As a new normal settles over the world and precautions such as social distancing, emptying hospital beds and widespread sanitizing continue, the next priority for some is the food supply chain.
“I am really worried about everything from the farmworkers to the truck drivers to the warehousers to the grocery clerks,” said Melissa Hemphill, food security coordinator at Community Connections.
Local food production, something Hemphill has been working on for years, is now in the spotlight as grocery store shelves have sometimes emptied, migrant farmworkers are quarantined and truck stops have closed their public washrooms.
Hemphill sees the potential for increased demand for locally grown vegetables in the coming months. As chair of the Local Food Initiative’s market committee, she said they are working on how to make the market happen with the increased regulations due to the pandemic, including an online platform.
Hemphill is also working to bring a community farm to Revelstoke.
Though initially scheduled for a consultation process this spring, Hemphill said, given the likely impending need, she is attempting to bring the project to fruition this year. She has a core group of tenants and they are working on finding a location as well as an operational model.
“A community garden is a wonderful place to learn how to garden, in a supported, shared worked environment, but it is not a place to grow enough food to eat,” she said. “We need larger-scale growing than that.”
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Proud to call to call these women my ‘co-workers.’ Yes, we all work on different projects but I’ve always known that food brings people together and the past few weeks have confirmed that more than I could have imagined. Patti Larson (the strawberry ðŸ“) is the director of community outreach and development at Community Connections and she has been working tirelessly to keep our community and families fed. To quote Hannah Whitney (the corn ðŸŒ½) “life may be cancelled but food security isn’t!” She continues to do the food recovery pickups every morning and works with a team of volunteers to get that food to those who need it. Melissa Hemphill, wears her costume oh so we’ll, because she is, well very RAD-ish ðŸ˜Ž As Food Security Coordinator she is working on multiple different projects right now and trying to make food a priority for our community. The leek? ðŸŒ± That’s me! Jodi, the LFI’s ED and Farmers Market Manager. I’m working on getting seeds out to the community and keeping our farmers market alive. A wonderful ‘quaranteam’ indeed ðŸ™ Thank you to @zoyalynch for her beautiful porchtaits and donations to the food bank. It is making a BIG difference! Head to the Community Connections website for ways you can contribute. Let’s continue to ‘come together’ through food ðŸ‘
Established farms in the area are also adapting, anticipating increased demand this year.
Sarah Harper and Stu Smith, owners of Track Street Growers, said it is an exciting time for local food.
Though the farmers grow enough food for themselves, they had been focusing on value-added products, such as honey and hot sauce. This year, because of the pandemic, they plan on growing more vegetables, specifically things that will carry through the winter, such as cabbage, onions, potatoes and squash.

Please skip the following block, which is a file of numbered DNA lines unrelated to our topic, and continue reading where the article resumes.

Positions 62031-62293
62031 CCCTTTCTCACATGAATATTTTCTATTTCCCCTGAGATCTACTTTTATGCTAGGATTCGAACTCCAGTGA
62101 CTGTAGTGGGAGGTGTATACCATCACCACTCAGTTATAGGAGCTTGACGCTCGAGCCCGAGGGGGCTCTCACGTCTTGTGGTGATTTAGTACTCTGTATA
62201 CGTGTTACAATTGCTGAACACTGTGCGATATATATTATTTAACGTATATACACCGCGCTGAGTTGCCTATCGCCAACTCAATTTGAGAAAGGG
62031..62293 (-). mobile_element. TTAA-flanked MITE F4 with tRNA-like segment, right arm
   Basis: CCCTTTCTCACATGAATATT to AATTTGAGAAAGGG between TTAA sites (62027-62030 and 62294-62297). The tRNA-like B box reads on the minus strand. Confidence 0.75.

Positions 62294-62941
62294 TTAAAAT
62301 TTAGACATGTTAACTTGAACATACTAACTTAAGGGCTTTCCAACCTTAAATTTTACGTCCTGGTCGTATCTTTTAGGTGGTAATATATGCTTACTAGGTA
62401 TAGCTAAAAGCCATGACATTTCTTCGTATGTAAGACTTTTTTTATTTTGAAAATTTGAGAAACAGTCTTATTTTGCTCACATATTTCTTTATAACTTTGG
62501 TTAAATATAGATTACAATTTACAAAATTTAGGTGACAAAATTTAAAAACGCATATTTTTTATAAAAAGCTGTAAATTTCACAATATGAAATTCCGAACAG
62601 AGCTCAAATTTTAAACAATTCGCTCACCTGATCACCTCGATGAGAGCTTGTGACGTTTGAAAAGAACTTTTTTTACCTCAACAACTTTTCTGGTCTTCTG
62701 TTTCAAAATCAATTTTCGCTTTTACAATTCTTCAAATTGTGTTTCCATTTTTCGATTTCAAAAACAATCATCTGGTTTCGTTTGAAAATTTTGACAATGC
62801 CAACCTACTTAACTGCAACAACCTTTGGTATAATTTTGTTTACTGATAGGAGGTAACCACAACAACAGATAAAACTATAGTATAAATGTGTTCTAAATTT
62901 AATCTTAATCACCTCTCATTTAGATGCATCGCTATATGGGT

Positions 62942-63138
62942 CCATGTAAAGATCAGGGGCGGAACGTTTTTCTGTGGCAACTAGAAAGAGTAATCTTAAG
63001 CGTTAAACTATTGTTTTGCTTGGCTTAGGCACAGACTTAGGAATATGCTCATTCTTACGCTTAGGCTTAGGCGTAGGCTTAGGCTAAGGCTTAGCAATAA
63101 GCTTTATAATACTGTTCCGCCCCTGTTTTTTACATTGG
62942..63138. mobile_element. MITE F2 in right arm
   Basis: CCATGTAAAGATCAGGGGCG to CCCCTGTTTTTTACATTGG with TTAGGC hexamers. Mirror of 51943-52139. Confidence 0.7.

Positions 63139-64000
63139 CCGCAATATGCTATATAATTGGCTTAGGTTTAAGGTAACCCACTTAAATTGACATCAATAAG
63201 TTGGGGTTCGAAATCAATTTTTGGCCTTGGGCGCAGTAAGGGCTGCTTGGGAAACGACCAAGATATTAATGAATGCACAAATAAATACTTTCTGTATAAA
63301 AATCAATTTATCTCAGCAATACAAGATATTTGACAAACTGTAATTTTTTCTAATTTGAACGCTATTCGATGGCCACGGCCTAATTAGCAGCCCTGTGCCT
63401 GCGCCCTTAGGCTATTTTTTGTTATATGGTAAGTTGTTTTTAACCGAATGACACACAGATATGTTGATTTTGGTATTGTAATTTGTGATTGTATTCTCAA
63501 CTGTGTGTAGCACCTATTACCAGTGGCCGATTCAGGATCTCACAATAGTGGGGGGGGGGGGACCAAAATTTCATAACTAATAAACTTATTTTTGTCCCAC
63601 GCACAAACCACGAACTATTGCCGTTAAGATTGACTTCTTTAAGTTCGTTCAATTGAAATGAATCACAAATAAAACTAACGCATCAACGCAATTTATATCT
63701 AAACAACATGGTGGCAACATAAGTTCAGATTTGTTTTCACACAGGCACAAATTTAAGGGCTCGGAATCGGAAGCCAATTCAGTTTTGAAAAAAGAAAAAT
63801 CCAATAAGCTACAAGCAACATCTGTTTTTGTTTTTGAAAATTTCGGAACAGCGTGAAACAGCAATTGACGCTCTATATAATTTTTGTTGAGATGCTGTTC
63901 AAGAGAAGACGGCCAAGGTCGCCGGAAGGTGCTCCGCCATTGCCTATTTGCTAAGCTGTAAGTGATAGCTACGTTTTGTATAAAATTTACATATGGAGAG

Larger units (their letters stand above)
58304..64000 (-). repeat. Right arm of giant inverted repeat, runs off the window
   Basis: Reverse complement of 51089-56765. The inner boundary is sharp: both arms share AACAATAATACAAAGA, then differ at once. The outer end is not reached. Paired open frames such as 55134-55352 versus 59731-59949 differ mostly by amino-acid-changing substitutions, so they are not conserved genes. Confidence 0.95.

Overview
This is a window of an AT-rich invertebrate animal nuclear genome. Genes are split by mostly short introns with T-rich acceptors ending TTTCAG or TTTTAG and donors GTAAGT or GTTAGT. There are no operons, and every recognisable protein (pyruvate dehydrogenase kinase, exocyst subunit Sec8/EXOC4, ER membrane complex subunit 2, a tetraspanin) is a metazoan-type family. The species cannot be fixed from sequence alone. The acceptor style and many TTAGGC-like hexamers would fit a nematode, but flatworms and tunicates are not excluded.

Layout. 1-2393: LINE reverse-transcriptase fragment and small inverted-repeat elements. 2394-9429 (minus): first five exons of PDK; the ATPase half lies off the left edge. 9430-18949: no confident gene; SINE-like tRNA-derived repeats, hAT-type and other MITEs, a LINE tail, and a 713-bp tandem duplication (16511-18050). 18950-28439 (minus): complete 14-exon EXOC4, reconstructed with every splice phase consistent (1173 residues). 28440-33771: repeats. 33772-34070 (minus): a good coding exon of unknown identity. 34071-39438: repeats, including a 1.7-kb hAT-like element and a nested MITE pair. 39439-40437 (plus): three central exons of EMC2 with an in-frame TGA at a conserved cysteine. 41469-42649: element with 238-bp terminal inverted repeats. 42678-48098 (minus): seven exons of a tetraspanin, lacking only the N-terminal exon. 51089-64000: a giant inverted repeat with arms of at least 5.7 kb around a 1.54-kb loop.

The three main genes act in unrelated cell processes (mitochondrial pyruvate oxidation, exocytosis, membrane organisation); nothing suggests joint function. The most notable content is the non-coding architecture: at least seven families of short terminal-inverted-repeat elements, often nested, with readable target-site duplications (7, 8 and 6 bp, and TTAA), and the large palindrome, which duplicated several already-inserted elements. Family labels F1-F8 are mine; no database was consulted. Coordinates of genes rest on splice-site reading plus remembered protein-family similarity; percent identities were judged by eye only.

“Because we don’t know what the food supply will look like,” Harper said.
The duo also has a small tractor they use to turn a lawn into a garden, within an hour. Though they had intended on stepping away from that part of the business this year, they are seeing high demand for those services.
Overall, it has been a busy time and Harper said she is stressed.
“It feels like the whole rest of the world is kicking back with a beer,” she said with a laugh. “We are in hyper-planning mode.”
|Stu Smith and Sarah Harper of Track Street Growers will be growing more vegetables this year. (Sarah Mickel Photography)|
Terra Park and Rob Jay at Terra Firma Farms had already been planning to expand their operations this year and are well situated to grow as much food as possible.
Park said she had doubled the number of seedlings she has started, which will be available for sale later this spring for those looking to plant their own.
Kristina Metzlaff, of Bird Tree Urban Farm, said the No. 1 difference in her operations this year is sharing her knowledge and information.
Metzlaff only has so much space, and many of her plans were made last fall and many more are still up in the air. She said she will continue to grow flowers, as she doesn’t want to pull up any plants, and will be doubling her tomatoes, as she can grow them vertically.
At this point, many of her plans are still up in the air.
|Greg Hill and his family usually only grow enough food to feed themselves for two weeks, this year, due to the pandemic and worries about the food supply chain, he hopes to grow much more. (Submitted)|
Others in the community are also thinking about the potential consequences of the pandemic on our food systems.
With Hill’s future as a professional athlete up in the air due to the pandemic as well as the increased time at home he had on his hands, he needed a project.
“Having my world flipped upside down has me reconsidering everything I took for granted,” he said. “I am re-examining all my expenses and extras and what I really need. These gardens are an activation of something I have wanted to do before but now need to do.”
To start, Hill is focusing on building his garden as well as encouraging others and building a community to share information.
But said he would love to be part of a bigger project in the community.
On the heels of the group’s creation, the Local Food Initiative launched its Garden Guru education series, virtually, to educate the new garden enthusiasts. These happen every year but started early due to increased interest. For more information see revelstokelocalfood.com.